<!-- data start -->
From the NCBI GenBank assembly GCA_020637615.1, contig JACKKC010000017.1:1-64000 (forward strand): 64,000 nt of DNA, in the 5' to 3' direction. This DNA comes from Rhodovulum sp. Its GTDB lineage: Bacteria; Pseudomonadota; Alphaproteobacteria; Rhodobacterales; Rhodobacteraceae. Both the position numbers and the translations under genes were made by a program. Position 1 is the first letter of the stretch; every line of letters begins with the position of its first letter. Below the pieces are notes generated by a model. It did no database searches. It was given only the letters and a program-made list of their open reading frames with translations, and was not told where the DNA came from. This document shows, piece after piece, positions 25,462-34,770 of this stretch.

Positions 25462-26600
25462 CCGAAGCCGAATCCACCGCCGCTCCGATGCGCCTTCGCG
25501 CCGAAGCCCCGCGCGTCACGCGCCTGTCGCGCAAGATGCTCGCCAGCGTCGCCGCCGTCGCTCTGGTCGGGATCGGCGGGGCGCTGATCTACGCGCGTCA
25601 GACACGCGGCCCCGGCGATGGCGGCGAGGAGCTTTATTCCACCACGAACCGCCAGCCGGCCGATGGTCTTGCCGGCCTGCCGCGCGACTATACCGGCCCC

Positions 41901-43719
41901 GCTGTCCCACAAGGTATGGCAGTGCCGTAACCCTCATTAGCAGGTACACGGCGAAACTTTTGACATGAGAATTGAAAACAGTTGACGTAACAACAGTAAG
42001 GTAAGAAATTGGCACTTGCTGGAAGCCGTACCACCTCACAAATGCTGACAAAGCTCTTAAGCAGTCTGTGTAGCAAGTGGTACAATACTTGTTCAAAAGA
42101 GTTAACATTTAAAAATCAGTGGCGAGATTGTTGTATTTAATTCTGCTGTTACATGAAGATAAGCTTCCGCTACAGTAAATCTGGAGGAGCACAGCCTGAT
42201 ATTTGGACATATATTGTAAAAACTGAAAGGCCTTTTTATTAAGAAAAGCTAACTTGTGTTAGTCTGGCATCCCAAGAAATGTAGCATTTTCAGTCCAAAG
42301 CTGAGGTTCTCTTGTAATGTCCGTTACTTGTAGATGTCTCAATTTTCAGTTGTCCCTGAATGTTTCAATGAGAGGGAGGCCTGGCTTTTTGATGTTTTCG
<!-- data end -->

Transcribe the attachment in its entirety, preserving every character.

From the NCBI GenBank assembly GCA_020637615.1, contig JACKKC010000017.1:1-64000 (forward strand): 64,000 nt of DNA, in the 5' to 3' direction. This DNA comes from Rhodovulum sp. Its GTDB lineage: Bacteria; Pseudomonadota; Alphaproteobacteria; Rhodobacterales; Rhodobacteraceae. Both the position numbers and the translations under genes were made by a program. Position 1 is the first letter of the stretch; every line of letters begins with the position of its first letter. Below the pieces are notes generated by a model. It did no database searches. It was given only the letters and a program-made list of their open reading frames with translations, and was not told where the DNA came from. This document shows, piece after piece, positions 25,462-34,770 of this stretch.

Positions 25462-26600
25462 CCGAAGCCGAATCCACCGCCGCTCCGATGCGCCTTCGCG
25501 CCGAAGCCCCGCGCGTCACGCGCCTGTCGCGCAAGATGCTCGCCAGCGTCGCCGCCGTCGCTCTGGTCGGGATCGGCGGGGCGCTGATCTACGCGCGTCA
25601 GACACGCGGCCCCGGCGATGGCGGCGAGGAGCTTTATTCCACCACGAACCGCCAGCCGGCCGATGGTCTTGCCGGCCTGCCGCGCGACTATACCGGCCCC

Positions 41901-43719
41901 GCTGTCCCACAAGGTATGGCAGTGCCGTAACCCTCATTAGCAGGTACACGGCGAAACTTTTGACATGAGAATTGAAAACAGTTGACGTAACAACAGTAAG
42001 GTAAGAAATTGGCACTTGCTGGAAGCCGTACCACCTCACAAATGCTGACAAAGCTCTTAAGCAGTCTGTGTAGCAAGTGGTACAATACTTGTTCAAAAGA
42101 GTTAACATTTAAAAATCAGTGGCGAGATTGTTGTATTTAATTCTGCTGTTACATGAAGATAAGCTTCCGCTACAGTAAATCTGGAGGAGCACAGCCTGAT
42201 ATTTGGACATATATTGTAAAAACTGAAAGGCCTTTTTATTAAGAAAAGCTAACTTGTGTTAGTCTGGCATCCCAAGAAATGTAGCATTTTCAGTCCAAAG
42301 CTGAGGTTCTCTTGTAATGTCCGTTACTTGTAGATGTCTCAATTTTCAGTTGTCCCTGAATGTTTCAATGAGAGGGAGGCCTGGCTTTTTGATGTTTTCG